After twelve weeks of speculation, Tuesday night's Jane the Virgin episode finally gave viewers the answer to the biggest mystery of the season: the identity of the "man without a face," Sin Rostro. No, it wasn't Emilio, the suspected drug kingpin, or even Rafael, his hotelier son and holder of many passports — the man behind some of the darkest, creepiest crimes of the season turned out, to both viewers' and the narrator's surprise, not to be a man at all, but instead be Rose, Emilio's cheating, lying, and apparently evil wife.
The reveal of Sin Rostro was a huge moment for the show, giving closure to one of the most compelling TV mysteries since "Who Shot J.R.?" (well, in my opinion, anyway) while still leaving plenty of questions to be answered in episodes to come. For instance: is Rose working alone, or has she tangled others up in her plans? Are Jane and Raphael in danger? And, most pressingly: how do you bury someone alive in cement and get away with it?
Yet while fans won't know the answers to those mysteries for another week, at least, Sin Rostro's reveal did make one thing certain: that Jane, 12 episodes in, has solidified itself as one of the most feminist and progressive shows on television. Not that its importance wasn't established before, of course; the very fact a show about a pregnant Latina, her extended family, and the multi-racial, LGBT-inclusive others in her life, existed in the first place proved that Jane was a major challenge to TV's norms. But it was Tuesday's episode, in which the show's super-villain was revealed to be a woman — and even more, a woman who doesn't identify as straight — that made it certain: Jane is doing more to fight sexism and support diversity than practically anything else on network TV.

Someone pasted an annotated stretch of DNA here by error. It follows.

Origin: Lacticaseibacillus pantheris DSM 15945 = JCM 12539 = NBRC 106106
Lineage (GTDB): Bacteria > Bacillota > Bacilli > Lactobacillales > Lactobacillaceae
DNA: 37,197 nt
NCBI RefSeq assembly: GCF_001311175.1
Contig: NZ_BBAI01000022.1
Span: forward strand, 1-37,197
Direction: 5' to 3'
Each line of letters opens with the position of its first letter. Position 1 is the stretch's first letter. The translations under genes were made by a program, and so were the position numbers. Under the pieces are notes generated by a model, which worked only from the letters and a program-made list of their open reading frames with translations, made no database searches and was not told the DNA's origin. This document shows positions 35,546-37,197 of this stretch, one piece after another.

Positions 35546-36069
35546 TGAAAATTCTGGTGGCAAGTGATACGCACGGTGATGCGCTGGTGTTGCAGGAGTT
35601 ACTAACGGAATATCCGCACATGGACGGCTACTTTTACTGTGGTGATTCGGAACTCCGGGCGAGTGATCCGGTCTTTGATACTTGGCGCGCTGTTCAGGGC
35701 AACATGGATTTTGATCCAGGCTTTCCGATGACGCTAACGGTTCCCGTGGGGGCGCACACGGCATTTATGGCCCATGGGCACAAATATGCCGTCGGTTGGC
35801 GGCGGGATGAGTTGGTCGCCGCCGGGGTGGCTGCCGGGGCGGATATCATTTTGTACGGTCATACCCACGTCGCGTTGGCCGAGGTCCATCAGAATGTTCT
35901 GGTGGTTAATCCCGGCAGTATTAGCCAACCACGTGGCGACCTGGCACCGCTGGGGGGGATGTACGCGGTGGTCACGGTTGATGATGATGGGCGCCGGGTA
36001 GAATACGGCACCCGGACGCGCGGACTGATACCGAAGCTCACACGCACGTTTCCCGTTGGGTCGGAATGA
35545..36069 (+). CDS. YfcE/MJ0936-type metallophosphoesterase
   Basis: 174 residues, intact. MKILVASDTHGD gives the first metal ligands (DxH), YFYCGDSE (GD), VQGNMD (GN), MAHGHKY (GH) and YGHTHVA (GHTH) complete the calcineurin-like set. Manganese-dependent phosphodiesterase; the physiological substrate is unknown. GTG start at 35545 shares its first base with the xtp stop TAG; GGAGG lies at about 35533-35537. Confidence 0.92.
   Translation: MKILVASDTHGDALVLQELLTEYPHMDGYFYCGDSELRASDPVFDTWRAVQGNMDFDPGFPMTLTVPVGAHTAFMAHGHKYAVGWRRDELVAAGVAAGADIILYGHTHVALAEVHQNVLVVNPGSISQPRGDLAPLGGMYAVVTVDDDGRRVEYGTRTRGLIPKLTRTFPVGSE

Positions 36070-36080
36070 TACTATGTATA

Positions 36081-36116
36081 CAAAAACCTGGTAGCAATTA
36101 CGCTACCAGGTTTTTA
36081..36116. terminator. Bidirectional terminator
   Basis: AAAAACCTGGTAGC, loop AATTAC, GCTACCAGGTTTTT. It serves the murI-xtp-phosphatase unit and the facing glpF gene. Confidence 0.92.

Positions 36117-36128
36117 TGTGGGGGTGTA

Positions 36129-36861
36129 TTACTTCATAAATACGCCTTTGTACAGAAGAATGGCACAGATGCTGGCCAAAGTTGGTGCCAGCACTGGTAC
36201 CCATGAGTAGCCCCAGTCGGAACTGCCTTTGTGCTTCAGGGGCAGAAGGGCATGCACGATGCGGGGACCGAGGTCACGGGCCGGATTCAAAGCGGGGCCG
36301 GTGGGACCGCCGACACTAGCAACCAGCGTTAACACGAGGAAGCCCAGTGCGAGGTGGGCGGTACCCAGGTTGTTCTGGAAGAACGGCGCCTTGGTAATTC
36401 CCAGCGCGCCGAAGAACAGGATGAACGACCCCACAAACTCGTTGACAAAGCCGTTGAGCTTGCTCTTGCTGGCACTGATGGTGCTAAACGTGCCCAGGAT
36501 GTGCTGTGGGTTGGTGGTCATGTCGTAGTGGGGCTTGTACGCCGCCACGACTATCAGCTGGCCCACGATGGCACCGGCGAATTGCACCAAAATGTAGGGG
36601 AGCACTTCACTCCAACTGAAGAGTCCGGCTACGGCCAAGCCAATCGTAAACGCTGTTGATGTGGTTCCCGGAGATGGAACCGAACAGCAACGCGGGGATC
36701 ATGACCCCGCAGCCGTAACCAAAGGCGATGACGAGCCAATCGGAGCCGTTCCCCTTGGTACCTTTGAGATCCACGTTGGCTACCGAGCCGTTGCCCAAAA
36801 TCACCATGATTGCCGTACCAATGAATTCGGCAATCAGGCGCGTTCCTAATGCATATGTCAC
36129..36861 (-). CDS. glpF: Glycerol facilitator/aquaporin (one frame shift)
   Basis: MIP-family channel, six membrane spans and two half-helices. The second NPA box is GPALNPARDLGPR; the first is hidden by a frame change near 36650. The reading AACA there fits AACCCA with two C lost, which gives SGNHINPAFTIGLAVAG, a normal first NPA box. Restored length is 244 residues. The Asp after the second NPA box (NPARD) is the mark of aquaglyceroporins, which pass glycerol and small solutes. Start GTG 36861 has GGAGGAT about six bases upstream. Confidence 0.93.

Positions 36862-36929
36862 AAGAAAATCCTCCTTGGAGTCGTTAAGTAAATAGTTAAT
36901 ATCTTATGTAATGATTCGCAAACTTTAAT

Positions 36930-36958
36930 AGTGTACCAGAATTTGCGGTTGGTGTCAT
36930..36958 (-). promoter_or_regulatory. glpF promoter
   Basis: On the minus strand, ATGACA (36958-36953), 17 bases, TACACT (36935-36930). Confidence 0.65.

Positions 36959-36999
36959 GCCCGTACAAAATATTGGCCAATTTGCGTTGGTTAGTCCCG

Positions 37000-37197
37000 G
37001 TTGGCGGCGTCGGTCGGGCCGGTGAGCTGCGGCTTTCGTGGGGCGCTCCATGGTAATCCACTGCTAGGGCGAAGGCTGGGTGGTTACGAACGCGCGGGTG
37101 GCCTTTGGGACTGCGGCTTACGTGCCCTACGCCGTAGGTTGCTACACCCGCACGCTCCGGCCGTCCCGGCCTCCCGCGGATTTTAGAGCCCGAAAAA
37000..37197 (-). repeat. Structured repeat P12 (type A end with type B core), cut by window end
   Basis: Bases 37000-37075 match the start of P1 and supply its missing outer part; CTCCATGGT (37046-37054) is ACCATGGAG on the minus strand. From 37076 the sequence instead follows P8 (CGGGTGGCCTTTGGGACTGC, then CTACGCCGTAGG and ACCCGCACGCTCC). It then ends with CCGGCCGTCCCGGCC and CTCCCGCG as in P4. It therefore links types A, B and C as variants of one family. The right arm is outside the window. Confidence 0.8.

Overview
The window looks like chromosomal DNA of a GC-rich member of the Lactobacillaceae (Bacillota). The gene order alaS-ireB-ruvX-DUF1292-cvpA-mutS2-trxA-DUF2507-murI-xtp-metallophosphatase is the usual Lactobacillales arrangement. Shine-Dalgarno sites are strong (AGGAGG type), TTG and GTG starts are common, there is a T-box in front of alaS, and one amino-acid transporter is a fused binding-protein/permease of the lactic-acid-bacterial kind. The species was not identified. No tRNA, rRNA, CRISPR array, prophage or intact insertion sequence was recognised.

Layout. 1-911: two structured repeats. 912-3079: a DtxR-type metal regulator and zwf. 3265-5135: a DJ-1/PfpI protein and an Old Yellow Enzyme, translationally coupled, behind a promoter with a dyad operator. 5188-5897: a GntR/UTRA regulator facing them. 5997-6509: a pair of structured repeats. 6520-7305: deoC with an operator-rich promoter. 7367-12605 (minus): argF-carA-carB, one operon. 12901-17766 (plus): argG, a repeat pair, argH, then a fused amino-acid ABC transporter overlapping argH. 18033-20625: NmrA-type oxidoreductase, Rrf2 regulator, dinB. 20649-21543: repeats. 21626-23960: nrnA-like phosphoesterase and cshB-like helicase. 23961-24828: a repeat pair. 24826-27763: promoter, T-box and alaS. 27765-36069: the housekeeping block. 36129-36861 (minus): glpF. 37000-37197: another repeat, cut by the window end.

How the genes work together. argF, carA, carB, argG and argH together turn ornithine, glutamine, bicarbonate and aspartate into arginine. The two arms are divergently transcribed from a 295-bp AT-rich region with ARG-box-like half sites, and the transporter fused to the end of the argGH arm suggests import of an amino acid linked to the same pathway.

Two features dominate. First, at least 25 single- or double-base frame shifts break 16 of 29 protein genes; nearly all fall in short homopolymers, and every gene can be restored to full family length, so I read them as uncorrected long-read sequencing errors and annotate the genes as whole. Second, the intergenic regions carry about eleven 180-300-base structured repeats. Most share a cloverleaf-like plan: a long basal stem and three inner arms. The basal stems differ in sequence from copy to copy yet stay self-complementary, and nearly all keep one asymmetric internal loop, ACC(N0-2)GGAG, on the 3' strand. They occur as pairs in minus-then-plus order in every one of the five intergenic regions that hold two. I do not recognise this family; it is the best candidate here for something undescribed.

And it's doing so not just by casting women of color and/or LGBT women in its lead roles, although that's certainly cause for celebration. What makes Jane so feminist is its unwillingness to let them fall into stereotypes. The pregnant virgin is, well, a pregnant virgin; the booty shorts-wearing young mom is also a loving, dutiful daughter; the main villain is not sexed-up or on a man-hating rampage, but a believably complicated woman with legitimate reasons, if not excuses, for her sinister behavior. There are so many movies and TV shows who love nothing more than utilizing the "crazy female villain" stereotype, but Jane is not one of them. This show believes in giving its female characters the emotional arcs and backstories they deserve, no matter how telenovela-like their antics may get.
And the fact that Jane is only halfway through its first season makes this even more commendable. Far too many network TV series, ShondaLand productions excluded, take several years and pressure from critics just to introduce a single non-white, non-straight lead character. Jane, however, did it all in its very first episode, and not as a ratings ploy or forgettable story, but as the heart of its show. It's one of the many things that makes the series so special, as well as such a huge, feminist win for TV.
Images: The CW (2)